So my slightly adapted version is to pour 200g raw sugar into the bowl. Zap into castor sugar by whizzing on Speed 9 for 4 seconds. I love milling the sugar so I usually do this step even if its not necessary. Throw in quartered orange (peel, pith, everything, though if there are seeds try to take them out as they can add a bitter flavour) and blend on Speed 7 or 8 for 15 seconds. I really didn’t want any peel chunks so really blended that orange to liquid. If you don’t mind your orange bits a bit bigger blend on Speed 6 for 6 seconds.
Insert the butterfly with a little twist so it holds on when mixing, then add 300g plain flour, 3 tsps baking powder, 1 tsp cream of tartar (handy to have in the cupboard for making your own baking powder and playdough), 3 eggs, 250g oil and 2-3 tbsps poppyseeds. Mix for 10 seconds on speed 4. Pour into a greased tin – I used a bundt tin – and bake for about 40 minutes on 180 degrees.
While the cake is baking make an orange syrup with 30g sugar and the juice of one orange. Place both into cleaned Thermomix bowl and heat at 100 degrees for 2 minutes on Speed 2.
Test the cake with a skewer to see if it comes out clean, then cool in the tin a little before turning out onto a plate and drizzling over some orange syrup.
This is one for the people I disappointed with my Green Juice post last week. And anyone who likes chocolate. And nuts. And things only the Thermomix can make seem hilariously easy.
Hazelnut Chocolate Spread appears as a recipe in the Everyday Cookbook. I implore you to try it. It kicks Nutella right in the bottom. It is rich, but not overly sweet. You could pour it straight from the Thermomix bowl into a cooked pastry case, leave it to set in the fridge and have an extremely good chocolate tart. You could use it as a filling for biscuit sandwiches or macarons. Or you could pour it into some jars and have tablespoon ready chocolate fix sitting in your fridge. I have been spreading it on lightly toasted sourdough for an after school dropoff pick me up with my morning coffee. My eldest is choosing it as her dessert, spread on fresh bread, if she makes a good effort eating her dinner.
There are a few different recipes that vary from the Everday Cookbook version. As usual, I took them all into consideration and came up with my own. First I ground on Speed 9 for 10 seconds 60g raw sugar to icing sugar (for easy dissolving). Next throw in 150g chocolate (broken into small pieces) and 90g hazelnuts and grind at Speed 9 for 10 seconds. Check texture and grind again if not fine enough for you. I didn’t bother skinning or roasting the hazelnuts, but I’m sure if you did it would produce an even lovelier toasty flavour. I used Lindt 70% cocoa dessert chocolate. This is the one I usually have in the fridge for my chocolate cooking needs. I can buy it at Coles and it gives a nicer flavour than any of the other cooking chocolates I have tried from the supermarket. One day perhaps I will look into finding a source for some higher quality chocolate like the Callebaut Muttering Housewife swears by. One day. Vary sugar according to the chocolate you use, and your sweet palette. If it is a milk chocolate it will be much sweeter than dark. Most recipes suggest between 50-90g sugar.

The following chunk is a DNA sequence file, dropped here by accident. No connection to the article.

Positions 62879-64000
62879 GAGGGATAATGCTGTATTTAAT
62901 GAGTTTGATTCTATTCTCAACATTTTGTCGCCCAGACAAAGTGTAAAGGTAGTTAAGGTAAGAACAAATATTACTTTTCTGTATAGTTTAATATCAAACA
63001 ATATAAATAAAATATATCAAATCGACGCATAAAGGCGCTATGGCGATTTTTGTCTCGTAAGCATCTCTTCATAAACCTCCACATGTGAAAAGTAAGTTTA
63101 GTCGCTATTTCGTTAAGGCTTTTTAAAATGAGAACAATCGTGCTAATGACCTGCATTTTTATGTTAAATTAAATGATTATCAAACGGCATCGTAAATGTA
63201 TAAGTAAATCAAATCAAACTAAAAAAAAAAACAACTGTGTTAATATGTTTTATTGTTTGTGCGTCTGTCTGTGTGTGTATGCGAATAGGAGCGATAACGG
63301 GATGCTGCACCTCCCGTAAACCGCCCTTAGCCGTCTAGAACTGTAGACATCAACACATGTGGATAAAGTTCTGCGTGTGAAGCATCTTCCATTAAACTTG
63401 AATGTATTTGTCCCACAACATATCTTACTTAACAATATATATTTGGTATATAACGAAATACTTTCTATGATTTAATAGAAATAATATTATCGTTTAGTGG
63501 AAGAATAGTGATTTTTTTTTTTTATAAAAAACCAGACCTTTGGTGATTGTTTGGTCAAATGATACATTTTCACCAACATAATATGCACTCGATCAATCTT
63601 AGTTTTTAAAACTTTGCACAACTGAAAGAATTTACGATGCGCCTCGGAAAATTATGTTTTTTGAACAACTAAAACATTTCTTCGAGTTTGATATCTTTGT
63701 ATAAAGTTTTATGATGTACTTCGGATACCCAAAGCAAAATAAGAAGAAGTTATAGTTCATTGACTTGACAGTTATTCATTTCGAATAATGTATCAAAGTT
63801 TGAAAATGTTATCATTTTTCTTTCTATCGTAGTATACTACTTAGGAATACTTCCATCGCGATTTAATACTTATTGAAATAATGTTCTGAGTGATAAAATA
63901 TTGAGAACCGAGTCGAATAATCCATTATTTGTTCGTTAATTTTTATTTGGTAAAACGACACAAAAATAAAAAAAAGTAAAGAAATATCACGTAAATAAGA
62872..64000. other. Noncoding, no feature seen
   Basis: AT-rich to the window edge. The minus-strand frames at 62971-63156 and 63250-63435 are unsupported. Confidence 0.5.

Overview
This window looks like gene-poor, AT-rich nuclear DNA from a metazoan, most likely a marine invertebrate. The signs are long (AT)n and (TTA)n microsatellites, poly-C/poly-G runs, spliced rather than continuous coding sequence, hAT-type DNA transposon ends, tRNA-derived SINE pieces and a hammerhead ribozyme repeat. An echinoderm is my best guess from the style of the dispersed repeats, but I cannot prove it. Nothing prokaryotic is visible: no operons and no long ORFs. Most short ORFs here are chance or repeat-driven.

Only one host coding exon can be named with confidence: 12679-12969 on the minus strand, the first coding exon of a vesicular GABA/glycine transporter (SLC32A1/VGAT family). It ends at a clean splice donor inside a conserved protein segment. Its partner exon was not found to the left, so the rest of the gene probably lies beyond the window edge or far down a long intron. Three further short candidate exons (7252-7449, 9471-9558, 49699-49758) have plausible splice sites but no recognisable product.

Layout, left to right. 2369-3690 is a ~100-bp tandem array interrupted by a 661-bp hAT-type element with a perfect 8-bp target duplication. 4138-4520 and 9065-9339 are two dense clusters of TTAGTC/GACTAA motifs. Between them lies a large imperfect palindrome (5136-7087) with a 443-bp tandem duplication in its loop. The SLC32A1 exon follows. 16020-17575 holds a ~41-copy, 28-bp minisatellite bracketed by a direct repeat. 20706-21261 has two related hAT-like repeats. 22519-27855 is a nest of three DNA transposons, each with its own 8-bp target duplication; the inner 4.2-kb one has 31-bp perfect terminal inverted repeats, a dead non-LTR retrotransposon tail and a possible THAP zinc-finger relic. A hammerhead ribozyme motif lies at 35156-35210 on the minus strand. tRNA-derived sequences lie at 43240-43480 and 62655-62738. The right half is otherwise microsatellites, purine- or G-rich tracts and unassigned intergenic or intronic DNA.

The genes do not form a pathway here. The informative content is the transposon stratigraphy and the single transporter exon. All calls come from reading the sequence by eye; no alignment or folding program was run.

I skipped the cocoa powder because I had added an extra 50g chocolate. Add either 70g butter or same of a flavourless oil such as grapeseed. A nut oil would add a nice flavour too. Or coconut oil if you have it around. Not olive oil. Too fruity for this. I used oil instead of butter as I was going to sell a couple of jars at my school fete jam stall, so trying to reduce degradable ingredients and also wanted it to be spreadable out of the fridge. Add 100g milk and heat at 50 degrees for 6 minutes on Speed 3. Check the consistency after it has finished, cook a couple of minutes more if you think it too runny. It does firm up once in the fridge. Pour into your sterilised jars, transfer to fridge and try to resist eating in one go. They make a fabulous present.